• Management Analysis Planning Testing Updating 3.2 Relationship network No hedge fund is a single stand-alone enterprise. As illustrated in the previous diagram, a typical network of relationships will include: prime brokers; fund administrators; clients; accountants, auditors, lawyers and bankers; other trading counterparties; market information providers; system hosting services; off-site storage or archive providers. For each relationship in this network the company should assess: how key their service is; what arrangements need to be made to re-establish links; what arrangements are in place by the service provider for their own recovery from failure and how their replacement service can be interfaced. Suppliers should be considered both as part of the solution and as part of the problem: the administrator can contact registered investors and can restore portfolio positions; the company bank, lawyers or accountants can store key corporate documents; but a locally-based prime broker may be affected by the same scenario; and service interruption from a single key market information provider might be a disaster scenario that the company needs to plan for. Managers should make sure that key suppliers have their full contact details. © The Alternative Investment Management Association Limited 2006 11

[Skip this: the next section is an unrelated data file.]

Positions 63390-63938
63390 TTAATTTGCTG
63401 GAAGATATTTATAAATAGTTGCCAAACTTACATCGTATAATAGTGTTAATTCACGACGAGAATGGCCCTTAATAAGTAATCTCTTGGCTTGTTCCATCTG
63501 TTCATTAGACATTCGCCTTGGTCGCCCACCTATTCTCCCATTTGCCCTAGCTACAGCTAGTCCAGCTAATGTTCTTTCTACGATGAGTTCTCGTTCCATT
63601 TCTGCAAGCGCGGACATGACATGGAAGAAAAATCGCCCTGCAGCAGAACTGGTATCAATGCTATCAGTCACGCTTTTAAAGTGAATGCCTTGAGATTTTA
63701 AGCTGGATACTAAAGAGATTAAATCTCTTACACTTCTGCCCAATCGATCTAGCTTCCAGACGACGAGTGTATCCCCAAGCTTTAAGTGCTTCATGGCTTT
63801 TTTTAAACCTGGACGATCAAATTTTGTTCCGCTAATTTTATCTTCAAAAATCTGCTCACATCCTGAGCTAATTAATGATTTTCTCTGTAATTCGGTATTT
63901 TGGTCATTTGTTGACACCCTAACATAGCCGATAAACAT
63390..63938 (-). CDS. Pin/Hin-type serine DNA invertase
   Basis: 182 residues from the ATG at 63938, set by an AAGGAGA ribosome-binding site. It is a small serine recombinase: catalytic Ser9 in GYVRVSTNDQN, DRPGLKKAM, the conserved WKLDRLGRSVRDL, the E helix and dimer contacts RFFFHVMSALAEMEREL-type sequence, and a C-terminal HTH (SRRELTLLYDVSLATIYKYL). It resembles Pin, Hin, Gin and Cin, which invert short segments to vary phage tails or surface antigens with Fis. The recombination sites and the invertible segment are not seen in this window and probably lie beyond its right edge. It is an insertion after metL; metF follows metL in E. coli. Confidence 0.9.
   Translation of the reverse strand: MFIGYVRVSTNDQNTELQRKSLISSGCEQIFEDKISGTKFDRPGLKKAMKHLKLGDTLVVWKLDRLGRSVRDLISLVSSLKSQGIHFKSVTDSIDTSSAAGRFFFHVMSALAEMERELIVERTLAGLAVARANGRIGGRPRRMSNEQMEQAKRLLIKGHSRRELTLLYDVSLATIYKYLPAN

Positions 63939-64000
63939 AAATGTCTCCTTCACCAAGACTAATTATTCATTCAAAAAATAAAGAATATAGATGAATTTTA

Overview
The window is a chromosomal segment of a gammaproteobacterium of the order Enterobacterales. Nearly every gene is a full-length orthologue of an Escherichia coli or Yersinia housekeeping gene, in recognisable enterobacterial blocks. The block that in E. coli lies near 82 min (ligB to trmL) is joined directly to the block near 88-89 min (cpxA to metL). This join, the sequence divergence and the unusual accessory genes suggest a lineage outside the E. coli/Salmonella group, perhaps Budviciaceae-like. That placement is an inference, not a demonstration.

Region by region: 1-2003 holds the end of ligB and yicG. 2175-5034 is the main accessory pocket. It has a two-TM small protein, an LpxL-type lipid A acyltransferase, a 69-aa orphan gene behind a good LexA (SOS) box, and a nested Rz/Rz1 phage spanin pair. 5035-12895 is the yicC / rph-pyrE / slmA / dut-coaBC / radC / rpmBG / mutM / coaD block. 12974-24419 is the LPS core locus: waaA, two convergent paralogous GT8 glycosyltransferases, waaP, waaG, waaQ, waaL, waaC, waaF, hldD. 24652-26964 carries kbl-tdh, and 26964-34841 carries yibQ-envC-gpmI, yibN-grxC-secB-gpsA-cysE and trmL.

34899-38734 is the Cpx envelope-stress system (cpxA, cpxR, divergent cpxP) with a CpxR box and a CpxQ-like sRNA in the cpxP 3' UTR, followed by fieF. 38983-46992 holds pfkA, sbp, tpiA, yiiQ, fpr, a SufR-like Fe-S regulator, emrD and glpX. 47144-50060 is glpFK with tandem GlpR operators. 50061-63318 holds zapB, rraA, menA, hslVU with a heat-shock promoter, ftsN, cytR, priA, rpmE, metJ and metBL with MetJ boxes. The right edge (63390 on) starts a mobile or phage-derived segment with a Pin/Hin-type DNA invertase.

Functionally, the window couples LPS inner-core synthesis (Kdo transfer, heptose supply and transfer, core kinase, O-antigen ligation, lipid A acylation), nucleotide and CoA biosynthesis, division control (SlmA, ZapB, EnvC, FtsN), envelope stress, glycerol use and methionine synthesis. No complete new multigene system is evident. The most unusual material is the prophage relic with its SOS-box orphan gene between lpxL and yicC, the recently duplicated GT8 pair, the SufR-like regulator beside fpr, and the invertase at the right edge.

• Management Analysis Planning Testing Updating 4. Protection and Recovery Plans The business inventory has now identified vital business areas to be recovered, and the requirements have shown what needs to be recovered and when. This information can now be used to plan for recovery. • Planning should start by considering the disaster scenario which has greatest impact without being completely catastrophic. This could be a terrorist or natural disaster where the office and its surrounding area are destroyed and some key staff from the company have been lost. • Once these plans are developed, they can be modified for the lower-impact scenarios. • Plan should be made for activation during office hours and if a disaster occurs outside office hours. • In the event of a complete catastrophe, involving the loss of all key staff, the plans should include arrangements to liquidate the funds and return the assets to the investors with no intervention from any senior employees. This would apply especially to a small single-office company. Plans should cover: • How to activate and manage the recovery process; • Arrangements for technology recovery; • Arrangements for premises recovery; • Management of communications with staff, clients and suppliers. 4.1 Crisis management Because recovery plans can be complicated and costly to put into effect, the company must decide who can declare that contingency arrangements should start. A clear chain of command is required, with at least two and preferably more people able to take control. A crisis management team must be defined. This team needs to meet very early on, to agree that a crisis is occurring (in some cases of creeping failure this can be a difficult decision) and to take the initial decisions on which type of plan to put in place. There must be a one-to-two page checklist supporting this: “What to do in a crisis”. The key roles/responsibilities to be played in the recovery should be identified, and more than one person should be able to fill each key role (especially the IT system administrator role). Note that the people filling these roles need not be the same as the crisis management team. These roles would include: • Recovery co-ordinator; • Technology recovery manager; • Premises recovery manager; • Communications manager. 12 © The Alternative Investment Management Association Limited 2006